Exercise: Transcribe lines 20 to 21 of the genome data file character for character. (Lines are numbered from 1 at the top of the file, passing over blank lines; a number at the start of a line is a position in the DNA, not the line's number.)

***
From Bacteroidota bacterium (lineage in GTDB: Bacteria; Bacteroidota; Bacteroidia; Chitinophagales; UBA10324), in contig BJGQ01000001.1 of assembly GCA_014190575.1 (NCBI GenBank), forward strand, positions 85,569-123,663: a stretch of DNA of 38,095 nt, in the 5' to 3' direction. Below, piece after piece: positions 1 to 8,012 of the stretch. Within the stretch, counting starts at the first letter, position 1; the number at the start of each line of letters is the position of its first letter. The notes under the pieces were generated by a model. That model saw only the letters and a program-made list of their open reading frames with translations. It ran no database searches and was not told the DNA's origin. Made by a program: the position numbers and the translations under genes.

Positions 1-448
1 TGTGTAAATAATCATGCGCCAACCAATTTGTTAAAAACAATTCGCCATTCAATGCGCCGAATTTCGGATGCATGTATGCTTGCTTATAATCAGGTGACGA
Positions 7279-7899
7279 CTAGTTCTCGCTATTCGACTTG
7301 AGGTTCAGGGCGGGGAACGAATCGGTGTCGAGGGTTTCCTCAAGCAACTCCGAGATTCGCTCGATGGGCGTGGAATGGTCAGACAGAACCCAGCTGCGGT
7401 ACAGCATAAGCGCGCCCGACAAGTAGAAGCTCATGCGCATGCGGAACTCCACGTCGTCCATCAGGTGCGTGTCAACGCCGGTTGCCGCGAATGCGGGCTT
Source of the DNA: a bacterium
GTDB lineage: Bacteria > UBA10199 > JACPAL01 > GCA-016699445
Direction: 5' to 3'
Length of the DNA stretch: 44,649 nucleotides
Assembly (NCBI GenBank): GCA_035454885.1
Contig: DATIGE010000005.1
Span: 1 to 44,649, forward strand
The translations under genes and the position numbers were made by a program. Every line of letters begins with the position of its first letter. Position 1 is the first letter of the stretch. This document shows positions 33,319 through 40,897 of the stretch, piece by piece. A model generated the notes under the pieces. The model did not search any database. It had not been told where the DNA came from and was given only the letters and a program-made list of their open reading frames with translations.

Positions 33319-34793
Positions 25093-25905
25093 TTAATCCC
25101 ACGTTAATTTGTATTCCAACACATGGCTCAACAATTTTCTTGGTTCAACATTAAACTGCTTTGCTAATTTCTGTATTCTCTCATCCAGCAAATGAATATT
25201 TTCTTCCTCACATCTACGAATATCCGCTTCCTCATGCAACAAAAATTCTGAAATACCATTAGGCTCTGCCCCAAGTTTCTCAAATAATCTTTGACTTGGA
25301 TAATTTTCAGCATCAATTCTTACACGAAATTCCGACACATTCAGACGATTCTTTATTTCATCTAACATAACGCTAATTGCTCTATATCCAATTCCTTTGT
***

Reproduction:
25201 TTCTTCCTCACATCTACGAATATCCGCTTCCTCATGCAACAAAAATTCTGAAATACCATTAGGCTCTGCCCCAAGTTTCTCAAATAATCTTTGACTTGGA
25301 TAATTTTCAGCATCAATTCTTACACGAAATTCCGACACATTCAGACGATTCTTTATTTCATCTAACATAACGCTAATTGCTCTATATCCAATTCCTTTGT